Corruption Points


This is, in general, the problem that I have with the concept of alignments. Not that alignments aren’t appropriate for certain games, but when you get down to the human elements of characters, it’s often difficult to draw the line. That paladin is obviously Good, since he’s casting good spells, but he just burned down an entire village to find one criminal, which is clearly Evil. The local sheriff will arrest you on a technicality, because you broke the law even though you didn’t really do anything wrong, so obviously he’s Lawful, but then he also refuses to execute an innocent person even after the court finds him guilty, which doesn’t sound very lawful at all. Alignments draw sometimes arbitrary lines, and unless you’re willing to play with them a bit they can be very limiting.

Having said that, I was in a one-shot game where we all played Evil characters. I was a fallen angel at the head of a mafia, another was a cancer mage trying to topple a city with disease, and another was pretty much a straight demon. We betrayed each other in the end, and I was the only one who survived (by teleporting the fuck away from the battle). If you don’t mind using somewhat goofy comic book style villains who are evil simply for evil’s sake, the game can be really fun.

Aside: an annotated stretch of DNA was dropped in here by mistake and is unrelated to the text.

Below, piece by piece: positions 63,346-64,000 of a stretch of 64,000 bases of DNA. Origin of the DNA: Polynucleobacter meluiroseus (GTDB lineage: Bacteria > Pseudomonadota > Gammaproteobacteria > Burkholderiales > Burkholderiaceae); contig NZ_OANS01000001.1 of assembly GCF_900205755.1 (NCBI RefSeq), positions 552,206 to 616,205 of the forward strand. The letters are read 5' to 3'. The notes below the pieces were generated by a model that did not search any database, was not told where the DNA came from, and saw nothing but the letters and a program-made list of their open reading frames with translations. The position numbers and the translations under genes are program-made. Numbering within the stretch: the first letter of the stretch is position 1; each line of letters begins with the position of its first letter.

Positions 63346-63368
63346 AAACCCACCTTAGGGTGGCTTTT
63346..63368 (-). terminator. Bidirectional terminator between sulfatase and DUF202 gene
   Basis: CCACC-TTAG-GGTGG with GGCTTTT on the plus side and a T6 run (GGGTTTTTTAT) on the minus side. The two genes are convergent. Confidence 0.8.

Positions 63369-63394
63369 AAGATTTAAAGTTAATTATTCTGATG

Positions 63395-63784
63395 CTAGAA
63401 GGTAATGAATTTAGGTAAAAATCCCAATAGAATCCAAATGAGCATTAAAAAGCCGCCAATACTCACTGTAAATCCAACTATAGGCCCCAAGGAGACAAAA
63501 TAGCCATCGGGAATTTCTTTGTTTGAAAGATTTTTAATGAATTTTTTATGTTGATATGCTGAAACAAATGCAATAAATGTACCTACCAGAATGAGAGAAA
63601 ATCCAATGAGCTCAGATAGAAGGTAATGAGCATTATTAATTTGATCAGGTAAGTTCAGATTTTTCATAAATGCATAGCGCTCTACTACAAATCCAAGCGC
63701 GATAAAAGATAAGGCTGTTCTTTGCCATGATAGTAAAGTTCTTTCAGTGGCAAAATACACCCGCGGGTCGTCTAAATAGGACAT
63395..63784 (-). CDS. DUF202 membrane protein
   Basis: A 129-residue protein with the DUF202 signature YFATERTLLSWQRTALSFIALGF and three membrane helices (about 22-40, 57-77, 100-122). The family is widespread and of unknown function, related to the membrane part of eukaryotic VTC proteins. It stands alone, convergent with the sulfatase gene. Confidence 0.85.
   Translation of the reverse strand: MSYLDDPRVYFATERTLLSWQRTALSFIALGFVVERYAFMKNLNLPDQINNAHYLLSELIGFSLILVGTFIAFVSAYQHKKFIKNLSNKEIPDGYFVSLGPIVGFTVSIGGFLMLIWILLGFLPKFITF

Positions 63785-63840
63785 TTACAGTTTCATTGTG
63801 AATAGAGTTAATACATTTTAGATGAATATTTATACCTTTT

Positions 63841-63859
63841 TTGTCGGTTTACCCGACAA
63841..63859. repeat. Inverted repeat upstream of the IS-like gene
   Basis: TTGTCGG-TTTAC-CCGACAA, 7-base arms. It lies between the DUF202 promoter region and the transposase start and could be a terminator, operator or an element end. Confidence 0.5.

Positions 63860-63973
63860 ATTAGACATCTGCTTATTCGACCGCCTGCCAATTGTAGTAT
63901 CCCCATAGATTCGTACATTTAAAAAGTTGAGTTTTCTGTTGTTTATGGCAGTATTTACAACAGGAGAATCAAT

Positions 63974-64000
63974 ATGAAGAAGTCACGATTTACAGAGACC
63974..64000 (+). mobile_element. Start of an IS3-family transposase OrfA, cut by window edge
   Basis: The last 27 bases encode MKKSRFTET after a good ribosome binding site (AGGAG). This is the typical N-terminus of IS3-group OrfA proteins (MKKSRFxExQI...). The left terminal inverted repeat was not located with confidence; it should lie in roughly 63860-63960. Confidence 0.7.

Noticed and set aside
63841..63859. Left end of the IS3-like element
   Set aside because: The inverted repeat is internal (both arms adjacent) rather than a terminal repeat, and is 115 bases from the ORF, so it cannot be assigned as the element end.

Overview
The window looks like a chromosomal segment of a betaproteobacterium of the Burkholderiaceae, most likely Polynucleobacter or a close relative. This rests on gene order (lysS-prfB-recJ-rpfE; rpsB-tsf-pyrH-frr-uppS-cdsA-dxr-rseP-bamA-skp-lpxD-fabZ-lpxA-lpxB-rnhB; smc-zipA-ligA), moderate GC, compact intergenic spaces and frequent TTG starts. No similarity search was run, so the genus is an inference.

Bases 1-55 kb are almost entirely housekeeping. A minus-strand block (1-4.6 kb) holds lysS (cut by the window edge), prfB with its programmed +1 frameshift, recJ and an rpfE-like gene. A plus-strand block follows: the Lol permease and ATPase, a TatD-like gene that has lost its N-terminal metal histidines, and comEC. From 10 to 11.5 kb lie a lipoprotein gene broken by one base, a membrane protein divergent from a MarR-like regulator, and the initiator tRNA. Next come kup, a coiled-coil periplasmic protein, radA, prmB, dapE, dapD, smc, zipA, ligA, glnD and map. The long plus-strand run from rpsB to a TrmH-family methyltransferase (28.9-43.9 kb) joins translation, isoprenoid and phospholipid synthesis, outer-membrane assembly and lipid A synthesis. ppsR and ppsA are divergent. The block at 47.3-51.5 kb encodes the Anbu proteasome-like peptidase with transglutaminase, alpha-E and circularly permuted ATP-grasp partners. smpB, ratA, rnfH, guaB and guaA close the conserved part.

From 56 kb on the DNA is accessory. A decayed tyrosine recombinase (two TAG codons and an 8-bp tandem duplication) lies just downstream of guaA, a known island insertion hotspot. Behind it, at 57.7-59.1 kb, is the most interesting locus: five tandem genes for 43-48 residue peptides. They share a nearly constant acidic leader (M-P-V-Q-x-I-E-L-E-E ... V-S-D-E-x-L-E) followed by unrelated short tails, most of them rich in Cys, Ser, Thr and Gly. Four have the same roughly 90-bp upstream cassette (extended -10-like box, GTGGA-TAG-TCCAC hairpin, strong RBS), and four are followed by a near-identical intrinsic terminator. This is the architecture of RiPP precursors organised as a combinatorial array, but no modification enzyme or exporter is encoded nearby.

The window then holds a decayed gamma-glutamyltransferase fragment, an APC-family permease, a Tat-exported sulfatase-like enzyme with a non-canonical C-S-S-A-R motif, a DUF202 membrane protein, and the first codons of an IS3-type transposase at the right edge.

Some players like working towards a common goal while planning to backstab their friends. It provides amusing conflict, and if everybody has fun then the game is a success no matter how the story goes.

I will say though that personally, I prefer antiheroes to straight villains. If someone is trying to do good through evil methods, that can provide good conflict within a party without resorting to PvP. An argument about whether it’s right to torture a prisoner for information can be much more interesting than a straight out fight.


Regarding your “Evil Characters” post. I think part of your problem is that you are using the terms “Good” and “Evil” too absolutely. In most roleplay settings I use, particularly Warhammer 40k (PARTICULARLYx2 Dark Heresy) there is a very VERY blurred line between Good and Evil. It’s been my experience that the “Evil” characters in my campaign are just as nuanced and complex as the “Good” characters. It falls to the GM to create situations where those characters can be developed successfully.

I distinctly remember playing Dark Heresy, where we found a room of Inquisitorial Acolytes that we didn’t know were Acolytes, and didn’t know we also worked for the Inquisition, and they attacked us. After a small fight, we realized that they worked for the Inquisiton.

Everyone in my party decided to spare them for not knowing, but the Guardsman PC slit their throats. He then didn’t understand why he gained Corruption Points for it, as “They were on the wrong side of a Holy War!”

He was pretty pissed.

Dark Heresy is strange for a moral system. Technically, things that are “Good” (Intellectual progression, acceptance of different races/ideas, mercy) are evil.